When reenacting or acting as a historical interpreter, its good to have a few historical dates and stories to share. This series will publish a few.
Robbing the First Bank of the United States
In 1789, Thomas Jefferson and Alexander Hamilton hammered out a great compromise that would create our nations first federal bank. Under this agreement, the United States would abandon its capital in New York City and build a grand capital on the Potomac. In the intervening ten years between reaching this agreement and transforming the “dismal swamp” into a grand capital, the federal government would operate out of borrowed facilities in Philadelphia but our nations first purpose built federal building would be in Philadelphia – the First Bank of the United States. Our story won’t be in this grand edifice, however, because all building in the 18th Century took years and like the Congress, Supreme Court, and President, the first bank will operate for many years in borrowed facilities.
Carpenters’ Hall as our city’s most significant rental building in the early years of our country. While the grand bank was under construction, the Bank of the United States (aka the 1st Bank of the United States), operated out of Carpenters’ Hall. In fact, four banks called the Hall home while awaiting larger quarters but in 1793, two banks shared the first floor of Carpenters’ Hall, The Bank of Pennsylvania and the Bank of the United States. Both gained notoriety as the site of the 18th century’s largest bank robbery, which took place during the yellow fever epidemic of 1798.
Part of Alexander Hamilton’s financial genius was to create a unified coinage backed by a national bank. Storing this coinage at Carpenters’ Hall required the construction of a brick “fireproof vault ” adjoining the Hall in the northeast corner. It was this vault that will be robbed on Sunday morning August 1, 1798. $162,821 was stolen from the Bank’s vault.
The week before the robbery, a local blacksmith, Pat Lyons, was brought in to repair this vault. Hired by Samuel Robinson of the Carpenters’ Company and Isaac Davis of the Bank of Pennsylvania, Lyons was brought in to replace locks and fittings thought to be substandard and not fit for purpose. Mr. Lyons later reports, however that he “watched Davis try the new keys repeatedly.” After Lyon had finished working, he met both men at a restaurant and had an uneasy feeling that they were uncomfortable seeing him.
When the robbery was discovered, High Constable John Haines saw Pat Lyons as the natural culprit. Lyons had left the city after completing the job and now over $162,000 is missing. Haines didn’t have to hunt Lyons as upon hearing about the robbery, the master smith had made a 150-mile journey from Lewes, Delaware back to Philadelphia. Lyons had fled the city not to hide his crime but to protect himself from the Yellow Fever epidemic that was ravishing the city.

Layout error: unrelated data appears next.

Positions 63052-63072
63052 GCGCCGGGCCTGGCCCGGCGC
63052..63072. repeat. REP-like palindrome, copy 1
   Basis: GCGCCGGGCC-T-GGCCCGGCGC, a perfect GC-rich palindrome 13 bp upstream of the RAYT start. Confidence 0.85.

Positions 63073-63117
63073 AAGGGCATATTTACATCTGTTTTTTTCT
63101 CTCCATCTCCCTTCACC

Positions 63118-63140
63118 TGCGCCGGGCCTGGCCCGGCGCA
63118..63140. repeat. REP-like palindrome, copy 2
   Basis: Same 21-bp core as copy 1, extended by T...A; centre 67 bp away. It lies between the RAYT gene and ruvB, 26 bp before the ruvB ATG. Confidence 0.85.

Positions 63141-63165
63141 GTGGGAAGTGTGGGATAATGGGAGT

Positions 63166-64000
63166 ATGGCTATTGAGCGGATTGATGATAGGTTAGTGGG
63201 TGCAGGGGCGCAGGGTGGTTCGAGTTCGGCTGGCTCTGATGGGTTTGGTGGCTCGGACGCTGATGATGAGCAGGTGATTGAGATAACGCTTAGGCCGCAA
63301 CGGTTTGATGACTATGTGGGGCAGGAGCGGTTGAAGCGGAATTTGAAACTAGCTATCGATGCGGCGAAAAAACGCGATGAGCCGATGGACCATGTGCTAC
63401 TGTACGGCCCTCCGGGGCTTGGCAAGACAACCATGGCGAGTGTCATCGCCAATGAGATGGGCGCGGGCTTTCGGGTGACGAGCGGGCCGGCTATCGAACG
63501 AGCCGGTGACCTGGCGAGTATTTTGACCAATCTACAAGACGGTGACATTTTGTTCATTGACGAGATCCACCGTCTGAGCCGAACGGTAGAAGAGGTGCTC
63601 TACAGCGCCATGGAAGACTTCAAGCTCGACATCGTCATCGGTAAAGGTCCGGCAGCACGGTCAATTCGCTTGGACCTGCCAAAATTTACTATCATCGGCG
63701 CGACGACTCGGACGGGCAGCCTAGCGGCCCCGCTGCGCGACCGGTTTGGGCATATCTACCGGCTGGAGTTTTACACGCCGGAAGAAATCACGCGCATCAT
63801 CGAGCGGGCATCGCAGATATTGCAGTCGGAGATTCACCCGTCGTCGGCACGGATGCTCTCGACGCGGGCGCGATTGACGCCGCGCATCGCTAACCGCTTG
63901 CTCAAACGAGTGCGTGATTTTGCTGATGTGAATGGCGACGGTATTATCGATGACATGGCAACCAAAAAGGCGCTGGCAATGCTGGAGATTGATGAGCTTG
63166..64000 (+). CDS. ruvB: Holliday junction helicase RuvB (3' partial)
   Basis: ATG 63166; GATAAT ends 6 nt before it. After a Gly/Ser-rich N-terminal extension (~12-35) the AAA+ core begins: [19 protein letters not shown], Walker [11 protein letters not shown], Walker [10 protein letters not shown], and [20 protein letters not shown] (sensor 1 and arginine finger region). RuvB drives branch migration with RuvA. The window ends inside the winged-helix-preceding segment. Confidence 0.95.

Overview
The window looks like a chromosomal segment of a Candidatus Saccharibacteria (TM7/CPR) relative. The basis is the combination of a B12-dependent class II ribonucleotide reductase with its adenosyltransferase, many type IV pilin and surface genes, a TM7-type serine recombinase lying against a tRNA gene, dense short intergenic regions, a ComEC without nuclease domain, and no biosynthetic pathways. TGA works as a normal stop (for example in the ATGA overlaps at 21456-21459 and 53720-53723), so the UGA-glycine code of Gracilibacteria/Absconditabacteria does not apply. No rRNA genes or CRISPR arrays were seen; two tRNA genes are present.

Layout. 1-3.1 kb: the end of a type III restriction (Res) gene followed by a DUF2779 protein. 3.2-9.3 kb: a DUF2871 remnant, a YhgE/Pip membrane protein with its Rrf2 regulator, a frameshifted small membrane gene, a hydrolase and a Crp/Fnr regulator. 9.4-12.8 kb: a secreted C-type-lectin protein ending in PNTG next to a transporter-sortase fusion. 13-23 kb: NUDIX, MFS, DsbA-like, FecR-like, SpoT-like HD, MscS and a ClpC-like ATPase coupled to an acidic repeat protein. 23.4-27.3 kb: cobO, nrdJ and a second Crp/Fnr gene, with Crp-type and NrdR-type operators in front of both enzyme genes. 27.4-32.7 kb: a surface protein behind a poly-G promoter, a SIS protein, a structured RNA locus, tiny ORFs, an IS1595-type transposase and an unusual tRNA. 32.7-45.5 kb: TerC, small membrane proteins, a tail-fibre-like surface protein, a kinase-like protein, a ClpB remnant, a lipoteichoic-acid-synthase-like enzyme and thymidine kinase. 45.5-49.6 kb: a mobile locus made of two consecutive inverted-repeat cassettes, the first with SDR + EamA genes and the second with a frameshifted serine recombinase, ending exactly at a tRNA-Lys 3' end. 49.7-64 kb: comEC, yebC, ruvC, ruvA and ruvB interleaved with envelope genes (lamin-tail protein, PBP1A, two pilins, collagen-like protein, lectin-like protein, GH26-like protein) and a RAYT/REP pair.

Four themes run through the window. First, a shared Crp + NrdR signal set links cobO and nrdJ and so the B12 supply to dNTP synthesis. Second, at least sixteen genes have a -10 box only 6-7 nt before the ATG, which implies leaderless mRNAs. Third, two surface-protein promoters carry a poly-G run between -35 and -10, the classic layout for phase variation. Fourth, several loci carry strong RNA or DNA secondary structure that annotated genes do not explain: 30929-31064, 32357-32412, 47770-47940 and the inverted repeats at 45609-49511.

The epidemic was claiming as many as 100 lives a day, including those of Lyons’ wife and child. Evacuation was on everyone’s mind. The bereaved blacksmith had hoped to find a safe haven from the disease. Unfortunately, his departure was delayed when at the last minute he was called upon to undertake the task of fixing the vault doors of the Bank of Philadelphia.
When Lyons heard about the bank being robbed, he felt he had no option but to return to Philadelphia and report his suspicions. Unfortunately, he was promptly arrested. Luckily, one of the actual robbers was utterly incompetent.
Isaac Davis, one of the men who had hired Lyons to repair the vault doors, and Thomas Cunningham, a porter for the Bank of Pennsylvania, began depositing large amounts of money stolen from the Bank of Philadelphia… back into the Bank of Philadelphia. It took about two months for the authorities to trace the money back the robbery. When he was arrested, Davis soon confessed.
By the time Davis confessed to the robbery, Lyons had been imprisoned for 2 months. Though he was released in 1799, constable and the justices of the peace who had imprisoned him did not want to admit they had made a mistake. Instead, they tried to cast Lyons as an accomplice. Meanwhile, Davis kept his freedom, with merely a legal slap on the wrist Perhaps because he was the son of a judge, he was only required to repay the stolen money and was removed from the Carpenters’ Company.
Lyons wrote a pamphlet about his ordeal, “Narrative of Patrick Lyon Who Suffered Three Months Severe Imprisonment in Philadelphia Gaol on Merely a Vague Suspicion of Being Concerned in a Robbery of the Bank of Pennsylvania With his Remarks Thereon.” In 1805, Lyons won a civil case against the Bank of Pennsylvania, the Bank of the United States, and The Carpenters’ Company and was awarded $12,000 in damages for his imprisonment and defamation of his good name. The defendants appealed and were granted a new trial set to begin in March 1807. Just as the second trial was to start, an agreement was reached awarding Lyon $9,000.”
He was now financially secure, but choose to move his funds to the new Bank of the United States rather than keep his funds in the vault of the Bank of Pennsylvania.
Want to Buy Beer from the Colonial Brewmeister?
Want the Regimental Brewmeister at your Site or Event?